Dr. Eichner edited several books, including ''A Guide to Post-Keynesian Economics'' and ''Why Economics Is Not Yet a Science,'' both published in 1983 by M. E. Sharpe. His latest book, ''The Macrodynamics of Advanced Market Economies,'' is to be published this year, also by M. E. Sharpe. 'One of the Best Teachers'

He was a member of the editorial board of the Journal of Post-Keynsian Economics and he lectured widely and testified before Congressional and other legislative committees.

With Eli Ginsberg, a professor of economics at Columbia, Dr. Eichner wrote an economic history of black Americans, ''The Troublesome Presence: The American Democracy and the Negro,'' published in 1964 by Free Press. Dr. Ginsberg recalled Dr. Eichner this week as ''a first-rate historian and one of the best teachers'' of economics.

As a leader of the post-Keynesian school, a small but influential group of economists in Britain and the United States, Dr. Eichner sought to go beyond the theories of John Maynard Keynes, who advocated government intervention in the free market and public spending to increase employment.

In the view of Dr. Eichner and his colleagues, investment is the key to economic expansion. He advocated a government incomes policy to prevent inflationary wage and price settlements as an adjunct to the customary fiscal and monetary means of regulating the economy.

Dr. Eichner is survived by his wife, Barbara; their sons, Matthew and James, both of Closter; two brothers, Martin, of Palo Alto, Calif., and Stanley, of Boston, and a sister, Belle Joyce Kass of Chicago.
There is more interesting stuff in Fred's page here.

Tuesday, February 4, 2014

Heterodox Microeconomics

Tae-Hee Jo, Fred Lee, Nina Shapiro, and Zdravka Todorova have compiled a list of readings in Heterodox Microeconomics that deserves attention and praise (available here). The only classic book that was central in my formation that I see missing is Paolo Sylos-Labini's Oligopoly and Technical Progress (1962). My favorite graduate textbook still is the one by Fabio Petri here.

Friday, July 27, 2012

In Defense of Post-Keynesian and Heterodox Economics


New book (and here) edited by Fred Lee and Marc Lavoie (there is a typo on the cover, Mark instead of Marc) forthcoming soon. The book is a response to critics of heterodox economics, mostly friendly critics, who suggest that heterodox economics should change its ways in order to be more respectable and to achieve more pre-eminence. The critics include J. Barkley Rosser, David Colander, John B. Davis, Giuseppe Fontana, Robert Garnett, Bill Gerrard and Richard C. Holt.

From the book jacket:
Post-Keynesian and heterodox economics challenge the mainstream economics theories that dominate the teaching at universities and government economic policies. And it was these latter theories that helped to cause the great depression the United States and the rest of the world is in. However, most economists and the top 1% do not want mainstream theories challenged—for to do so would mean questioning why and how the 1% got where they are. Therefore, numerous efforts have been and are being made to discredit if not suppress Post-Keynesian and heterodox economics. These efforts have had some success; this book is a response to them.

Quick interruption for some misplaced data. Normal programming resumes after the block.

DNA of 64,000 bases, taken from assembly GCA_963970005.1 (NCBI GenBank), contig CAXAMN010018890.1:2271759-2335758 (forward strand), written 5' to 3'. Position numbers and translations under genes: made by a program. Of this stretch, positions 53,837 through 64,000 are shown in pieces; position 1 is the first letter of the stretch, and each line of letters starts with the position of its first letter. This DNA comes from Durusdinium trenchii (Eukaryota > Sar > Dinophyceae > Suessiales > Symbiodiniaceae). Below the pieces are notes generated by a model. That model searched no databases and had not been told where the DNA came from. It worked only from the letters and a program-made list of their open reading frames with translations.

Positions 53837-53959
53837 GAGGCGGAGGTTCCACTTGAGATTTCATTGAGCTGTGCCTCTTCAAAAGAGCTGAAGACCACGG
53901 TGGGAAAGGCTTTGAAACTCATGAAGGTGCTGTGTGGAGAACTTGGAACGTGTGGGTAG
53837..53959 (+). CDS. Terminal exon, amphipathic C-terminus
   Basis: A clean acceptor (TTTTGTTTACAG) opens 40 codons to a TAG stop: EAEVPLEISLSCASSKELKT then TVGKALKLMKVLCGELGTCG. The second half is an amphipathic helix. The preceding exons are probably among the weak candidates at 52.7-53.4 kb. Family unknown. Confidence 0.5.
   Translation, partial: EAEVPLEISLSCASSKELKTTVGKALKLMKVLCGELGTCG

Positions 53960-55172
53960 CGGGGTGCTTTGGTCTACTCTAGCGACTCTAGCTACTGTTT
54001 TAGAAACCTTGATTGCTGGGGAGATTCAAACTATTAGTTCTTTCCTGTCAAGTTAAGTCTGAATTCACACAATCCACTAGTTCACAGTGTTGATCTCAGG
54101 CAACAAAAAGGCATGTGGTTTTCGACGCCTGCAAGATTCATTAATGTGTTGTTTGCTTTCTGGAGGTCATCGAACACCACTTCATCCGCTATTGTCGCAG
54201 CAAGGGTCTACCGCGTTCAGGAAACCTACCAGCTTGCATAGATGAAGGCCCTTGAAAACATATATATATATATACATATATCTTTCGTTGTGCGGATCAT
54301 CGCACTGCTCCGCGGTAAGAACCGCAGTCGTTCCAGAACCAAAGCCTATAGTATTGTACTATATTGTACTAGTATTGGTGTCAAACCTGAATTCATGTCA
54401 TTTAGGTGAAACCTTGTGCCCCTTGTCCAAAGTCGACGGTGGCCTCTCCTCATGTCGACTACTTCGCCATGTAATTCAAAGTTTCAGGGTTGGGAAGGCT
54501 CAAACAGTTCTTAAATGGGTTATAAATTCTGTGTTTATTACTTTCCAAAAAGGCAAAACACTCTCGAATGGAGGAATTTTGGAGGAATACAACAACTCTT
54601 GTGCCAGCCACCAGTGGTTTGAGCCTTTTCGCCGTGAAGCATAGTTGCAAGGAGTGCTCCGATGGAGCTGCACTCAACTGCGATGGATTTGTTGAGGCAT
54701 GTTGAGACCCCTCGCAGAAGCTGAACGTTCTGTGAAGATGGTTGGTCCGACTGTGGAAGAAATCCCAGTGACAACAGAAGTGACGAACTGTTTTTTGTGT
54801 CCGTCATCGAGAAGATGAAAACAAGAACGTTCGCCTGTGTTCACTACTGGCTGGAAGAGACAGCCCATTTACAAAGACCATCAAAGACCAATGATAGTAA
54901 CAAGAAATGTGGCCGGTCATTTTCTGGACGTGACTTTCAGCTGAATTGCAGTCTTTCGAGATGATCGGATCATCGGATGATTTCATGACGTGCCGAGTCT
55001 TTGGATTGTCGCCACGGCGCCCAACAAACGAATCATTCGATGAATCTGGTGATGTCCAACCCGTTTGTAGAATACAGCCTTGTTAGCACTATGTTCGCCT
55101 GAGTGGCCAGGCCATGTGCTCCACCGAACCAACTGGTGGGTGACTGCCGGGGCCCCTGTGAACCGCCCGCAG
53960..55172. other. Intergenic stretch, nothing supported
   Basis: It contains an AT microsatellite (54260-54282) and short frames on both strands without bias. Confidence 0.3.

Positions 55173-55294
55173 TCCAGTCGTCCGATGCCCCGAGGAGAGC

This book makes it clear that Post Keynesian/heterodox economics is, in spite of internal problems, a viable and important approach to economics and that it should resist the attempts of the critics to bury it. The reader will also find arguments that directly engage the critics and suggest that their views/criticisms are vacuous and wrong. As such, this will appeal to all who are interested in economic theory, economic history and who believe in challenging the orthodoxy.
The paper by Marc that started the book project is available here. Fred's paper which followed is here.

Wednesday, March 28, 2012

Gravitation, Full Cost Pricing and Prices of Production

Franklin Serrano (Guest blogger)

Most Sraffians understand that gravitation of market prices to normal prices is much quicker than the slower, but inevitable, adaptation of capacity to demand. But other eminent Sraffians have made some confusion by wrongly identifying classical prices of production with full cost pricing.

Classical prices of production are the centre of gravitation for market prices and are determined by the costs of the dominant techniques (at the level of normal utilization of fixed capital) and the state of distribution. It is a general theory of the structural determinants and limits for the trend of market prices in all types of markets. In spite of the similar name it has little or nothing to do with “normal cost” or full cost pricing which is a generalization of the descriptions given by some firms as to how they actually calculate their own prices based on a markup over their own costs (not those of the dominant technique).

First of all, there is obvious fact that the theory of prices of production was developed in a historical period in which such these pricing rules simply did not exist (see Hicks’ Market Theory of Money, 1989). And prices of production can still explain, in my view, the structural or trend element even in markets with highly flexible prices subject to wild short run fluctuations and rampant speculation, as in the so-called “commodity” markets (in Garegnani’s comment on Asimakopulos he explicitly mentions the importance of explaining the trend of the relative price of copper even though “at any one time copper prices are 50% or more above or below trend”)